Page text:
Evaluation of the Halton Integrated Frailty Service

An older lady with frailty hold her hands together

The Halton Integrated Frailty Service (HIFS) was set up to improve outcomes and experiences of Halton residents with frailty and prevent hospital attendance and admissions by supporting them in their own homes. It is a responsive service that works in collaboration with people with frailty, their carers, GPs, health and other care workers to optimise their independence, health and wellbeing.

Healthy Dialogues conducted an evaluation of the service on behalf of One Halton, NHS Halton CCG, Bridgewater Community Healthcare NHS Trust and the Innovation Agency.


The aim of this evaluation was to explore whether HIFS has met its aims and objectives around its implementation of the service. This included a review of the key performance indicators as well as the processes and the outcomes of the service.

The research objectives were to:

  • explore whether the service was meeting its key performance indicators
  • capture the views of GPs, geriatricians, patients and carers and other stakeholders
  • explore how the service was working with health and social care and the community and voluntary sector
  • explore HIFS impact on the use of other healthcare services
  • assess whether HIFS had led to cost savings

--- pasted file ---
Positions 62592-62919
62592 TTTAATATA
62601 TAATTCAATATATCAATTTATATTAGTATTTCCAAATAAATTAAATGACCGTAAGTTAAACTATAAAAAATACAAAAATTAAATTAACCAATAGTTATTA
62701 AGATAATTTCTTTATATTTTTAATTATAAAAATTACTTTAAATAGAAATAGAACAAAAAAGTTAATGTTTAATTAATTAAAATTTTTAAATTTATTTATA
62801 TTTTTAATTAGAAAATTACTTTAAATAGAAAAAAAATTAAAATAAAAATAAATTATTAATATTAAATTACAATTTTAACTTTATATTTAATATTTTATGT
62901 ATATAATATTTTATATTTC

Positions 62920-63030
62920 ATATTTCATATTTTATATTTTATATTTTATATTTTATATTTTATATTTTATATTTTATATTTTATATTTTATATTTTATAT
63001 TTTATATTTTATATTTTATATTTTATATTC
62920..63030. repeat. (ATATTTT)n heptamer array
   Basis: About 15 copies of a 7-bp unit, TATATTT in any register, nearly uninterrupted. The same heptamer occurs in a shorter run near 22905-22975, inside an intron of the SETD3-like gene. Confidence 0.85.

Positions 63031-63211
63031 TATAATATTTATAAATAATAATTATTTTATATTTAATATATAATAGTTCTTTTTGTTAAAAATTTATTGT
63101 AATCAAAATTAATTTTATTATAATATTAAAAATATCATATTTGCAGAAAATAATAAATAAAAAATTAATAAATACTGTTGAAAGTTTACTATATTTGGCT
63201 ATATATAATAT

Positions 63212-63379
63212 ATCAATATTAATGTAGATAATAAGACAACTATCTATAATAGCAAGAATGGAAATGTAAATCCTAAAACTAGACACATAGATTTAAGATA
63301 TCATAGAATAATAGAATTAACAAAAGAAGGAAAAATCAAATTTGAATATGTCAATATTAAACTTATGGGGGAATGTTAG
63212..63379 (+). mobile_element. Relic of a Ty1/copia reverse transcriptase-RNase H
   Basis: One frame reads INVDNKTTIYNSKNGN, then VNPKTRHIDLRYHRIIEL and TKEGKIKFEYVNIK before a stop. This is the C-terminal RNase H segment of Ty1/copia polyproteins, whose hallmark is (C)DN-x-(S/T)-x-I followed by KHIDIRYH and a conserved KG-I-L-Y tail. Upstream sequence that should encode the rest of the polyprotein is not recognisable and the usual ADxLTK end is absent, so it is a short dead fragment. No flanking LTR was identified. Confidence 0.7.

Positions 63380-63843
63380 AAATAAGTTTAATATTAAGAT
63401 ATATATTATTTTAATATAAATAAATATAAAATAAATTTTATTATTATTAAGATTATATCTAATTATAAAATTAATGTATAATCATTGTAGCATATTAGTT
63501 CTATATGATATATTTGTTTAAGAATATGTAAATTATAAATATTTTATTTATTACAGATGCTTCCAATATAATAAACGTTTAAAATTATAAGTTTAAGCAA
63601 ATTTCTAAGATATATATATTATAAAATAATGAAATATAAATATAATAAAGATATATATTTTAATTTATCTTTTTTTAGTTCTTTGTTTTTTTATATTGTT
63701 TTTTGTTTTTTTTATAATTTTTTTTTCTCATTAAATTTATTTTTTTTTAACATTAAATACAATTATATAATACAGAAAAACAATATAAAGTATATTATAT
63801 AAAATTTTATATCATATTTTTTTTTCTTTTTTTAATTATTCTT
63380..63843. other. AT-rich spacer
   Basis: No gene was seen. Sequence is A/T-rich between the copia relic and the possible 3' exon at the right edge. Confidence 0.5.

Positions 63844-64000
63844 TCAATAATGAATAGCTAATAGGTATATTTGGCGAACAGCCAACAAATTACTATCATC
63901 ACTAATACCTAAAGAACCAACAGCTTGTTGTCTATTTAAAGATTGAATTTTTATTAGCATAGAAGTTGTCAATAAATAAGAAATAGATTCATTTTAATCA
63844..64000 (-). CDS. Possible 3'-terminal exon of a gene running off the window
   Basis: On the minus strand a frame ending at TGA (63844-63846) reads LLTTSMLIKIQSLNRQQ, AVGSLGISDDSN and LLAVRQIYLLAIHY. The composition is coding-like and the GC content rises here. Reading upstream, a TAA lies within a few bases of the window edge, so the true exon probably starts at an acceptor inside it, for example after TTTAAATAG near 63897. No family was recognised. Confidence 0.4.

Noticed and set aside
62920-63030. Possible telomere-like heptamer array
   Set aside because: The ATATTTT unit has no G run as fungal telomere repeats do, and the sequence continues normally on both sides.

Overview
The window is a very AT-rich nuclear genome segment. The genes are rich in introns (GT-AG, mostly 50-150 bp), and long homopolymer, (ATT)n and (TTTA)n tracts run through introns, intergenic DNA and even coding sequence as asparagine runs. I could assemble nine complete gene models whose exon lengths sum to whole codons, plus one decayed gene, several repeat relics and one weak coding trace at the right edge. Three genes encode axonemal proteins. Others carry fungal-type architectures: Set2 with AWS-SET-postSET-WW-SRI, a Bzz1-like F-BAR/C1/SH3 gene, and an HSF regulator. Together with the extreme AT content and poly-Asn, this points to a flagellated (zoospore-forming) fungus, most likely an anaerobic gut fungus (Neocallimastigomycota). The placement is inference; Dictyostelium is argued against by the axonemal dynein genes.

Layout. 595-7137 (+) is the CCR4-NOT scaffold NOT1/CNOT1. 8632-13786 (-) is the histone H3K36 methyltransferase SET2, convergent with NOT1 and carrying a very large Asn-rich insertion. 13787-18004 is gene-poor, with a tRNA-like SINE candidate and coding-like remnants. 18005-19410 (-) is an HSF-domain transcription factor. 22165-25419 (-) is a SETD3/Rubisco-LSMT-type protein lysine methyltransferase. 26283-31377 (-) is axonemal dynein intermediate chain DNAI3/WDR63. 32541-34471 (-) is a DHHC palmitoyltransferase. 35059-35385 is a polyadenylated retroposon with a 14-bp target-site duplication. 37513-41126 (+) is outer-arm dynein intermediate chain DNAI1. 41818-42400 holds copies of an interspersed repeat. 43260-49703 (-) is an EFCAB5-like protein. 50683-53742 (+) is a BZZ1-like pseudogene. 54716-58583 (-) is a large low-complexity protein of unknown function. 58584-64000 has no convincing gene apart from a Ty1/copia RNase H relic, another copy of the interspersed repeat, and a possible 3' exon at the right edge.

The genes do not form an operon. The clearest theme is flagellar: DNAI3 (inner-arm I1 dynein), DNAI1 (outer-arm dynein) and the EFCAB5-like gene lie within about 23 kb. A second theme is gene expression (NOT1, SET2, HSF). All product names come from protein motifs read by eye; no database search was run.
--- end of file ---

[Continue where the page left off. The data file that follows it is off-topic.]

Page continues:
The evaluation framework was based off the HIFS logic model which outlined the short-term, medium-term, and long-term aspirations for the programme, as well as the inputs and outputs required.

Taking a mixed methodology approach, it looked at the service delivery, patient and stakeholder views and the impact of the service for patients and their carers, and the wider health and social services. The evaluation also explored characteristics of those receiving support from HIFS and analysed performance of the service against internally developed KPIs and the impact of HIFS on secondary use services.

Key Findings

The Halton Integrated Frailty Service is an efficient and effective service that supports patients with frailty with a full comprehensive geriatric assessment and shared care plan delivered within 20 days.

It is well regarded by patients, their carers, those within the team and other health and social professionals alike. Despite the myriad of challenges presented by the emergence and continuation of the global COVID-19 pandemic, the team showed greatly adaptability and managed to deliver a service that been overwhelmingly lauded, proven to exhibit a positive impact on patient health and wellbeing and has eased the burden on other health services.

Additionally, cost savings were demonstrated in hospital admissions avoidance, reduction in A&E visits and through medication reviews.

Recommendations to improve staff recruitment and retention, feedback loops between HIFS and primary care, patient pathways between HIFS and social care and data capture were provided.